Eat + Drink

Italy's Must taste Wine Tour

By

Angel Reyes

on

19/11/2019 8:45 PM

When thinking of Italy, one thinks of a typical Italian vineyard scene, with vines growing together with olive trees. All located in the countryside of Tuscany. Italy is world-renowned when it comes to wine-producing. Think about the Barolo or Brunello. And let’s not forget about the Chianti. Wine-producing in Italy is more than just business. It’s a combination of passion, hard work and tradition. Here are the best three cities in Italy that produce their own wine. 

Bardolino – city of wines

Bardolino is a splendid historical town in the north of Italy. With about 6,500 inhabitants it is one of the largest places on Lake Garda. Bardolino itself is not very big, yet it is very popular among tourists and it has many restaurants and pleasant terraces. The historic 'Piazza Matteotti' square is worth visiting and is a meeting place for both locals and tourists. Furthermore, there are various water sports on the beach of Bardolino such as windsurfing, paragliding, kite surfing and sailing. There are many castles, monuments and churches that can be visited in Bardolino. Take the two famous churches of San Zeno and San Severo.

The former is the oldest church in Italy and dates back to the ninth century. It is one of the few churches that survived the great earthquake in 1117. The San Severo was built in the eleventh century and is still seen as a Roman masterpiece. Bardolino is a huge name among wine lovers as it is world-renowned for wine-producing. Make sure to follow the Strada del Vino, the wine route in the surroundings of the village or attend the annual wine fests ‘Festa dell’ uva’. Those who want to learn more about the wines produced here can visit the Wine Museum or taste some Bardolino wines at Villa Calicantus near Lake Garda.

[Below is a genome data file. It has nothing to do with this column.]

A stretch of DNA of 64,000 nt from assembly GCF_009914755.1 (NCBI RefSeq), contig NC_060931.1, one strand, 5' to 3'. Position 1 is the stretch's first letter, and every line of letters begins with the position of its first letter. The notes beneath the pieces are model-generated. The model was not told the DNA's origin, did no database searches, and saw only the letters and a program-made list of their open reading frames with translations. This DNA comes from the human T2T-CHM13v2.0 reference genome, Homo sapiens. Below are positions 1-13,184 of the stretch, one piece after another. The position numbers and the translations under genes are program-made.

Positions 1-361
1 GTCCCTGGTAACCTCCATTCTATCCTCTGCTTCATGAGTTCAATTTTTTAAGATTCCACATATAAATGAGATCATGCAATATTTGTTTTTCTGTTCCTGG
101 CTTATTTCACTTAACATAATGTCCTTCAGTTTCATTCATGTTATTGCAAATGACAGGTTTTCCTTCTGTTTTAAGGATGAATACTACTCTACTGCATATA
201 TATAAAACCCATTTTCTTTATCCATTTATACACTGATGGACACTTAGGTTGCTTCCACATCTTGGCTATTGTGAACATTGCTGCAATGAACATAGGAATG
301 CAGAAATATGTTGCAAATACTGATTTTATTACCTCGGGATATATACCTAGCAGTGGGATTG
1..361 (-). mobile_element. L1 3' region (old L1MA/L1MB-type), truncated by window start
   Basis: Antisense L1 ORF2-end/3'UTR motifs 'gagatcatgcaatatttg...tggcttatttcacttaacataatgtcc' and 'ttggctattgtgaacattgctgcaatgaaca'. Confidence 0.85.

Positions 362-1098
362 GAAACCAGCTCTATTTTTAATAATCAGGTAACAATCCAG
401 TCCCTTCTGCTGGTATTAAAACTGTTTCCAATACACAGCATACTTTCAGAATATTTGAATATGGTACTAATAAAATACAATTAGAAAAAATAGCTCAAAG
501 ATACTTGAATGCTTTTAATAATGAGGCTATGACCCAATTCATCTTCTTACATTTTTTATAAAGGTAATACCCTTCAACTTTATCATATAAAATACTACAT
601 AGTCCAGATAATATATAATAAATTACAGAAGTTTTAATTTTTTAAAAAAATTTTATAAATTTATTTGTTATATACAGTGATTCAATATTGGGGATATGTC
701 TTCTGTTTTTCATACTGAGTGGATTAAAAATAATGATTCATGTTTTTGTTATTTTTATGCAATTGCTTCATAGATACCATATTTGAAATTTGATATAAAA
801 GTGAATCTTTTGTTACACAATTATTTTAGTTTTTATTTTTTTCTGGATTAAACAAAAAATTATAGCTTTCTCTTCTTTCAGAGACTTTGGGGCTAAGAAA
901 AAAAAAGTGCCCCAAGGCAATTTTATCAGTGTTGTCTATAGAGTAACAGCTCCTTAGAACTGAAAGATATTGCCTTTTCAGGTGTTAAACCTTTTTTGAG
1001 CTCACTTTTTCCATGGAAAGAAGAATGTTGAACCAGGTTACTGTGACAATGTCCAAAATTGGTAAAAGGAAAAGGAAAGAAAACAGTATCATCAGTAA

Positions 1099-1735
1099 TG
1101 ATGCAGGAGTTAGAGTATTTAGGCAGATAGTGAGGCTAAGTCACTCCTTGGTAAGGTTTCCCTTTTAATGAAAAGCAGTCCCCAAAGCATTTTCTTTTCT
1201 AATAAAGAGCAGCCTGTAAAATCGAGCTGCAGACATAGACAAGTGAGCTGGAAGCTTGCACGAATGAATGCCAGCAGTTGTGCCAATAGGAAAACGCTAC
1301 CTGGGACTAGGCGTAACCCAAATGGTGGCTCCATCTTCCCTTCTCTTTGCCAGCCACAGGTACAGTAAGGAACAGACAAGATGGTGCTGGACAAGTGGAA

Panzano - Chianti wine

The Chianti wine is a red wine that originated in a small of little villages in between Siena and Florence. Nowadays the Chianti is produced in a larger part of Tuscany stretching out from Pisa to Arezzo. In the 60’s Chianti used to be synonym for bad wine but several decades later, it has become one of the quality-proven wines in the world. Since the 90’s, Chianti wines that meet the strict requirements can carry the label DOCG Chianti Superiore, the highest qualification. The Chianti wine is made of the Sangiovese grape variety. 

Montefalco

The wines produced in Montefalco may not share the same reputation in the world as the ones above, still Italians consider these one of the best wines in the world. The village is known for its Sagrantino wine which is a bit stronger than the red wine you are used to. As quality comes with a price, it one of the most expensive wines to be found in the Italian peninsula. The tannic wine produced in Central Italy is derived from the cultivation of vines on the hills that enhance the rare qualities of this wine. It gained the DOC status already in 1979 and was elevated to the DOGC label, the highest wine ranking in Italy, in 1992. 

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